The original Greenhills layout in the late 1970’s and early 1980’s was fairly short and had a stretch on the back nine from #12 to #15 that went par 3, short and quirky par 4, par 3, par 3. In was a good move by the club to replace two of these holes with much longer and tougher ones, the current 13th and 14th. Par became 72 and the course became much more challenging, especially because #13 became the toughest hole on the course. Greenhills was Rene Muylaert’s first hometown design. The greens were not overly sloped but under Al Draper they became the fastest greens that anyone had putted on. A twenty footer had to be hit so softly that it seemed to take forever for it to reach the cup.
I always enjoyed playing the eleventh hole at Greenhills and I always admired the green. The 12th green on the Quarry at Fanshawe is a knock-off of the 11th at Greenhills
Greenhills scorecard and current layout.
This photo shows the area that was improved in the mid-1980’s with the construction of today’s 13th and 14th holes. When the course first opened #12 played as it does now but #13 was a sharp, short dogleg left that ended up on the south side of the Dingman creek close to today’s 15th tee. #14 was a short par 3 and #15 was also a short par 3 which came to the green from a different angle. The problem of all these short holes played in a row was solved instantly by the construction of today’s 13th and 14th.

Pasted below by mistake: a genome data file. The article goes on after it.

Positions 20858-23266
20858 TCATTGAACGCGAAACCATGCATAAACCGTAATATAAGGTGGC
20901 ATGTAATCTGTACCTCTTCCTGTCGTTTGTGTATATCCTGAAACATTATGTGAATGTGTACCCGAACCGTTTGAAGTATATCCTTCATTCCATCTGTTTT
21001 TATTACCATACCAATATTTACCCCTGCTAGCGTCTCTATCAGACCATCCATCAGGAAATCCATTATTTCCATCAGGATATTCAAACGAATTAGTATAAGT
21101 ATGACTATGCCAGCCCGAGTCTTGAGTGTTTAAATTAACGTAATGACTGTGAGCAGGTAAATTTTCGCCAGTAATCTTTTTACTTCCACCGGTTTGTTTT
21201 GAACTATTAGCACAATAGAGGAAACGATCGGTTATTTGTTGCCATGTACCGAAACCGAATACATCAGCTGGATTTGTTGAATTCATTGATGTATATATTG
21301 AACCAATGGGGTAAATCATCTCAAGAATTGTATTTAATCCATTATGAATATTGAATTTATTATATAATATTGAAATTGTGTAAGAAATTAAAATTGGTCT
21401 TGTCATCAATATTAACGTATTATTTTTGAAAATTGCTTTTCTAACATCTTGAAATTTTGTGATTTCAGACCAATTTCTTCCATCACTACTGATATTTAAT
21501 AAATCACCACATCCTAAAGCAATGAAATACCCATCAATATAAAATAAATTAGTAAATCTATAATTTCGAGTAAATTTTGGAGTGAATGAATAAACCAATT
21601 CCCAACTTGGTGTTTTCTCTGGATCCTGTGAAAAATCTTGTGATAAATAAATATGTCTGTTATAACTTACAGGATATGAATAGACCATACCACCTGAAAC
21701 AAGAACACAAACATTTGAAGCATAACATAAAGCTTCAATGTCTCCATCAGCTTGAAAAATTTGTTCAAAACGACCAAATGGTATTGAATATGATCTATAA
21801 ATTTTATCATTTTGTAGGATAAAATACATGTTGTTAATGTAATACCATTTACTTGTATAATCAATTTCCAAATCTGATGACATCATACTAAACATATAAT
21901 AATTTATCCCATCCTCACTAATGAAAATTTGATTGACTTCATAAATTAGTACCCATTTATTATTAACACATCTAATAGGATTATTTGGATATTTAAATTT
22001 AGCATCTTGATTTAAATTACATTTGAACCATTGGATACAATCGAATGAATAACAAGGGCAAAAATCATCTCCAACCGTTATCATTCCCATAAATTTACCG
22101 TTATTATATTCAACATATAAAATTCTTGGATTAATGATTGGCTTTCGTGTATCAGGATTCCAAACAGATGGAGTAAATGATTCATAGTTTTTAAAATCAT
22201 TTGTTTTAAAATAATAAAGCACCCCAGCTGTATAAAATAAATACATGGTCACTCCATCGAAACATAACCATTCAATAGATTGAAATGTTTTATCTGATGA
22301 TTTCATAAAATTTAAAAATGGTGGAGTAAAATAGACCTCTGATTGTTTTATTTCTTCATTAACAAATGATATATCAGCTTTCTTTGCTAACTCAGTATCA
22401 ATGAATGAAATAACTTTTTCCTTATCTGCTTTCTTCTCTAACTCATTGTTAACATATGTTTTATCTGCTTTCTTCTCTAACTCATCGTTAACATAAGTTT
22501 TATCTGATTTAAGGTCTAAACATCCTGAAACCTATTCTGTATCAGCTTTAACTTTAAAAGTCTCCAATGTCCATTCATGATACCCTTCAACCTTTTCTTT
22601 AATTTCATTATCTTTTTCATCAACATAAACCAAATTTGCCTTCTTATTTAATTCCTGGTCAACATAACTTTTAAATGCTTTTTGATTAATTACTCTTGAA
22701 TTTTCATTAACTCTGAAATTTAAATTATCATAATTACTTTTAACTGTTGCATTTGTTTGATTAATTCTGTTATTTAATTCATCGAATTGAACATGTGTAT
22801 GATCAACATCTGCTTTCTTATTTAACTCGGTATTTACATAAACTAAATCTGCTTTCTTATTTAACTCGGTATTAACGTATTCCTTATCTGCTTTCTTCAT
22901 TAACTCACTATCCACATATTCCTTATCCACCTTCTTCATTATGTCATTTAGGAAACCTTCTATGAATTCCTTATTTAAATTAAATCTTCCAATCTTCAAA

The original Greenhills nine hole course was located in the center of this photo and along Colonel Talbot Road. It was the site for an amateur shootout that many Londoners remember watching on Cable 13. Some of London’s best amateur golfers were featured on the show.
This photo shows the tough 13th and the long 14th that were built in the mid 1980’s. In my opinion #13 is the toughest hole at Greenhills and the easiest place to shoot a high number.
Here is an enhanced design diagram by Rene Muylaert for the proposed new #13 and #14 in the early 1980’s. Not only did the course gain about 500 yards as you can see by the comparison on the lower right but it seems that it gained a pond as well on #13. Looks like only one on the plan but two on the aerial photo.